Here’s How to Really Make Cabinet Secretaries Responsible for Cybersecurity

Ari Schwartz, a special assistant to the president for cybersecurity during the Obama administration.

Ari Schwartz, a special assistant to the president for cybersecurity during the Obama administration. Jeff Chiu/AP File Photo

The president and OMB director should pester Cabinet officials about cybersecurity regularly, a former official says.

President Donald Trump’s executive order declaring Cabinet secretaries will be held responsible for their agency’s cybersecurity failings was the easy part, a former top White House cyber official told lawmakers Wednesday.

The hard part will be ensuring cybersecurity stays top of mind for those Cabinet secretaries day in and day out, said Ari Schwartz, a special assistant to the president for cybersecurity during the Obama administration.

Cabinet secretaries have known for years that their departments were vulnerable to criminal and nation-state hackers and often failing basic government security metrics, Schwartz told the House Homeland Security Committee’s cybersecurity panel. But that often wasn’t enough to break through the deluge of other policy and operational concerns, he said.

To force the issue, Cabinet secretaries and agency chiefs must feel pressure from the White House Office of Management and Budget director and even from the president himself, said Schwartz, who’s now managing director for cybersecurity at the law firm Venable.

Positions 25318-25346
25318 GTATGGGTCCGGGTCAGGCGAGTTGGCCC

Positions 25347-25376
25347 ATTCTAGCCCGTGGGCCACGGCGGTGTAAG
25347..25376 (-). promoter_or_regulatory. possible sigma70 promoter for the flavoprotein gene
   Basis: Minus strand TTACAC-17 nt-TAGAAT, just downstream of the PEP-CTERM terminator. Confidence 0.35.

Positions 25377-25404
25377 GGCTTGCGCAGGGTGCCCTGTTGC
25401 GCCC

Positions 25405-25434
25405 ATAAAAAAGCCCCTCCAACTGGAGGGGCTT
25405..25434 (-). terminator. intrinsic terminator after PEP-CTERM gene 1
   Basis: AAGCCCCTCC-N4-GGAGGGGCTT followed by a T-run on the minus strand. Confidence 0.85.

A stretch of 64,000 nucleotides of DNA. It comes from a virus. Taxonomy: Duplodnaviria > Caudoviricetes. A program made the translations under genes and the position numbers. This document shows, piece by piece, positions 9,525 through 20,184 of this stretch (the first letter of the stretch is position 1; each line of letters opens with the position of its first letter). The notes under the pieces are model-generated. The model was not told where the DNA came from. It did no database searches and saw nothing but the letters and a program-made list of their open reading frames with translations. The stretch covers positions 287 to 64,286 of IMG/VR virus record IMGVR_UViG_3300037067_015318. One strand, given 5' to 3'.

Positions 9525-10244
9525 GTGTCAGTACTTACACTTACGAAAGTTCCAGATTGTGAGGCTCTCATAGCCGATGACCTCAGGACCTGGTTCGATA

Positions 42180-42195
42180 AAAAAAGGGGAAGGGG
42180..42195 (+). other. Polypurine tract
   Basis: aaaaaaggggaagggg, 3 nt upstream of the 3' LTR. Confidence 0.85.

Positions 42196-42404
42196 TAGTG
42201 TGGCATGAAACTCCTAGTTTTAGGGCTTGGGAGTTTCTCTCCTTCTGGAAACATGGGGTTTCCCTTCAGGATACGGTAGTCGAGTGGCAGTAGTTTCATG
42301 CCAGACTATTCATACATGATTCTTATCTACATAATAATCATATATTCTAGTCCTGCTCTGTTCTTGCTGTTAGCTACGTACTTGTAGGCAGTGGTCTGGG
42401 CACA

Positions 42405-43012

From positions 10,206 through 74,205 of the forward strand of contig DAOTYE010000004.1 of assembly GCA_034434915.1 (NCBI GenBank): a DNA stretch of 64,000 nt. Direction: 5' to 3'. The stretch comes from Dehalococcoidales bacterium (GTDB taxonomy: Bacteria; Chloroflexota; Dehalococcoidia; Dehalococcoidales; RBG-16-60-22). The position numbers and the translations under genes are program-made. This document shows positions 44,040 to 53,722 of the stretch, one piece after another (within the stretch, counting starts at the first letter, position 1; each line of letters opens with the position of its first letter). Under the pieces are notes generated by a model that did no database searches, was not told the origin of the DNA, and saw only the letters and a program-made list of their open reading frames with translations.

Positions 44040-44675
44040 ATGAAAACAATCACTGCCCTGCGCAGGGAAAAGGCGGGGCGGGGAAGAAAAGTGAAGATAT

“That means holding Cabinet-level meetings on cybersecurity and the president going around and asking each agency what they’re doing, holding up the [Federal Information Security Management Act] report card from OMB and asking them: ‘What are you doing to do more?’” he said.

The Homeland Security panel called Schwartz and other cyber experts in the wake of a May White House report that found major cybersecurity deficiencies across the government, including that 71 out of 96 participating federal agencies had cybersecurity programs at risk or high risk of significant failures.

Fixing those shortcomings will require a more nuanced approach than simply punishing low-performing officials or allocating more money to failing programs, Schwartz said. It may be counterproductive, for example, to give more money to a program that’s not effectively using the money it already has, or to fire officials who are performing poorly simply because they lack resources.

Schwartz and other experts on the panel praised the Homeland Security Department’s Continuous Diagnostics and Mitigation program as a vehicle to fix governmentwide cyber shortcomings.

Under that program, Homeland Security provides a suite of pre-vetted cybersecurity tools and services to agencies that they can plug in for particular tasks.

The full Homeland Security Committee, on Tuesday, forwarded a bill that would give the CDM program legislative backing.

Schwartz joined many U.S. cyber experts in criticizing a recent decision by National Security Adviser John Bolton to cut the position of White House cybersecurity coordinator. Schwartz would have preferred for the position to be elevated to a deputy assistant to the president position, he said.

“I think we took a major step backward by getting rid of the position totally rather than elevating it the way it should be,” he said.

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